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House of Commons Hansard #143 of the 41st Parliament, 1st Session. (The original version is on Parliament's site.) The word of the day was agreements.

Topics

Search and RescueAdjournment Proceedings

June 20th, 12:05 a.m.

Conservative

Colin Carrie Conservative Oshawa, ON

Mr. Speaker, Fisheries and Oceans Canada remains steadfast in our dedication to the safety of mariners traversing Canadian waters.

While what occurred in Makkovik was undoubtedly tragic, it has absolutely nothing to do with the St. John's marine rescue sub-centre. The responsibility of coordinating and responding to ground search and rescue incidents falls outside the mandate of the Canadian Coast Guard.

However, this incident does highlight the value of consolidation. By co-locating both air and maritime personnel in a single rescue centre, there would be closer communication between Canadian Coast Guard and Canadian Forces personnel, ultimately to the benefit of mariners in Canadian waters.

Finally, I would like to reaffirm this government's commitment to marine safety and our dedication to providing the means necessary to ensure that Canada's search and rescue system remains among the world's best.

Search and RescueAdjournment Proceedings

June 20th, 12:05 a.m.

Conservative

The Acting Speaker Conservative Barry Devolin

Regarding the second item on tonight's agenda, the hon. member for Edmonton—Strathcona is not present to raise the matter for which adjournment notice has been given. Accordingly, the notice is deemed withdrawn.

Search and RescueAdjournment Proceedings

June 20th, 12:05 a.m.

NDP

Philip Toone NDP Gaspésie—Îles-de-la-Madeleine, QC

Mr. Speaker, nobody can argue that Canada, which is surrounded by three oceans and has the longest coastline in the world, is a maritime nation.

Inhabitants of the Gaspé and the Magdalen Islands are the perfect example of this. In my riding, the coastal communities' way of life depends on marine safety.

It seems totally logical to me that good comprehension of a distress call is fundamental to ensuring adequate maritime safety. I would therefore like to know how good comprehension will be possible once the Conservative government closes the Canadian Coast Guard's Quebec City search and rescue centre, the country's only officially bilingual centre.

How can the government ensure that the lives of the mariners, fishers and recreational boaters in my riding, most of whom are francophone, will be protected if the operator does not understand them? It seems to me that good knowledge of the local environment is also critical to ensuring marine safety.

I would therefore like to know why the government is closing the Rivière-au-Renard marine radio station, which has been supporting navigation, communications, marine traffic and rescue operations for over 100 years. Because people working at the station have extensive knowledge of currents, tides and the geography of the seabed and the surrounding area, they are key to ensuring safety at sea.

Sixteen employees, including twelve communications officers, work at the Rivière-au-Renard station. This is another serious blow to the economy of the Gaspé and the Magdalen Islands. It will result in the loss of $1.5 million in payroll and other spinoffs for my region.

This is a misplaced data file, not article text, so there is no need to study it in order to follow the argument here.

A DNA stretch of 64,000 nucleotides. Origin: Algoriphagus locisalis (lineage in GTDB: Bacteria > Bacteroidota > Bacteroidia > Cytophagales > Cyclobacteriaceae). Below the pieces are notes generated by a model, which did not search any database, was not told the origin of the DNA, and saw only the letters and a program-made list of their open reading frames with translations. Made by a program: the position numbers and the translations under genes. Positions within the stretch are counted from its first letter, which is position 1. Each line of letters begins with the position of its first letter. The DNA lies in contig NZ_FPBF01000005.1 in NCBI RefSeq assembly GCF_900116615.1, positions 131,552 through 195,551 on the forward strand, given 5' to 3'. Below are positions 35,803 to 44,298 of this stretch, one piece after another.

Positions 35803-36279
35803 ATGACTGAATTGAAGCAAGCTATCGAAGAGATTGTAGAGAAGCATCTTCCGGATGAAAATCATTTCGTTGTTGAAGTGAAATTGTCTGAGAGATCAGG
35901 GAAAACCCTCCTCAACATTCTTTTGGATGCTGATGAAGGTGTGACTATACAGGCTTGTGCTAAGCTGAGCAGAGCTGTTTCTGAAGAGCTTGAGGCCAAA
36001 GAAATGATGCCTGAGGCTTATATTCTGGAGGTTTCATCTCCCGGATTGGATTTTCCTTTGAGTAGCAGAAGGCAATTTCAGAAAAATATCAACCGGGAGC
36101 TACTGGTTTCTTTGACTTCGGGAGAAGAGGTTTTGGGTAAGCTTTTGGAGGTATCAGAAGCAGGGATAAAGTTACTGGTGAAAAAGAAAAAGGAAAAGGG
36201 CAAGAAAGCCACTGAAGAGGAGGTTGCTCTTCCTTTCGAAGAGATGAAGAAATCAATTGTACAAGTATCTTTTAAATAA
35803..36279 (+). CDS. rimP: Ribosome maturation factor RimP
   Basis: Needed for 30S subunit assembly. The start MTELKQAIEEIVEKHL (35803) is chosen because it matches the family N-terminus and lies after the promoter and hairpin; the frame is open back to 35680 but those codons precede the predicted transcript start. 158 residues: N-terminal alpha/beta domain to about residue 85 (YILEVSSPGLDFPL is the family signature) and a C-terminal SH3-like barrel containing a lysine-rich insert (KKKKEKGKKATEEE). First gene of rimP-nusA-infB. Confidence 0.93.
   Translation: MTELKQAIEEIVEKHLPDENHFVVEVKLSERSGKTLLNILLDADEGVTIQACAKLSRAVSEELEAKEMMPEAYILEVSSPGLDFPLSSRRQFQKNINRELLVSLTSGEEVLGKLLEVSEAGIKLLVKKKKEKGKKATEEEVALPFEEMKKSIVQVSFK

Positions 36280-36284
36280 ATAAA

Like the changes to the owner-operator and fleet separation policy that threaten the livelihood of coastal communities, and the changes to employment insurance that will penalize seasonal industries, closing the Rivière-au-Renard station is another direct attack on the Gaspé and Magdalen Islands. Why are the Conservatives attacking my region again?

Not only are cuts to the Canadian Coast Guard endangering the lives of the inhabitants of the Gaspé and the Magdalen Islands, but the savings resulting from these cuts have not been identified. The Conservatives talk about saving only $1 million by closing the Quebec City centre, but we do not know how much they will spend on relocating employees. How much money do they expect to really save just on the Rivière-au-Renard centre?

In addition, the Minister of Finance claims that these cuts will only affect “back-office operations”. Contrary to what he said, it is obvious to me that marine safety should not be considered back-office operations by the federal government. That is further proof that the Conservatives are completely out of touch with the regions.

The reality is that this government is abandoning mariners, fishers or recreational boaters in the Gaspé and Magdalen Islands region in order to save minuscule amounts. Will this government finally listen to the NDP and rescind its decisions to close the search and rescue centres in Quebec City and St. John's and the Rivière-au-Renard marine radio station?

Search and RescueAdjournment Proceedings

June 20th, 12:10 a.m.

Oshawa Ontario

Conservative

Colin Carrie ConservativeParliamentary Secretary to the Minister of Health

Mr. Speaker, I would like to respond to the issue raised by my hon. colleague, the member of Parliament for Gaspésie—Îles-de-la-Madeleine, regarding the consolidation of the marine rescue sub-centre located in Quebec City with the joint rescue coordination centres located in Halifax and Trenton.

This is an issue that we have addressed repeatedly in the House, as it seems there is quite a lot of confusion over the facts. Put simply, much of what opposition members are stating is simply untrue. Today, I want to set the record straight.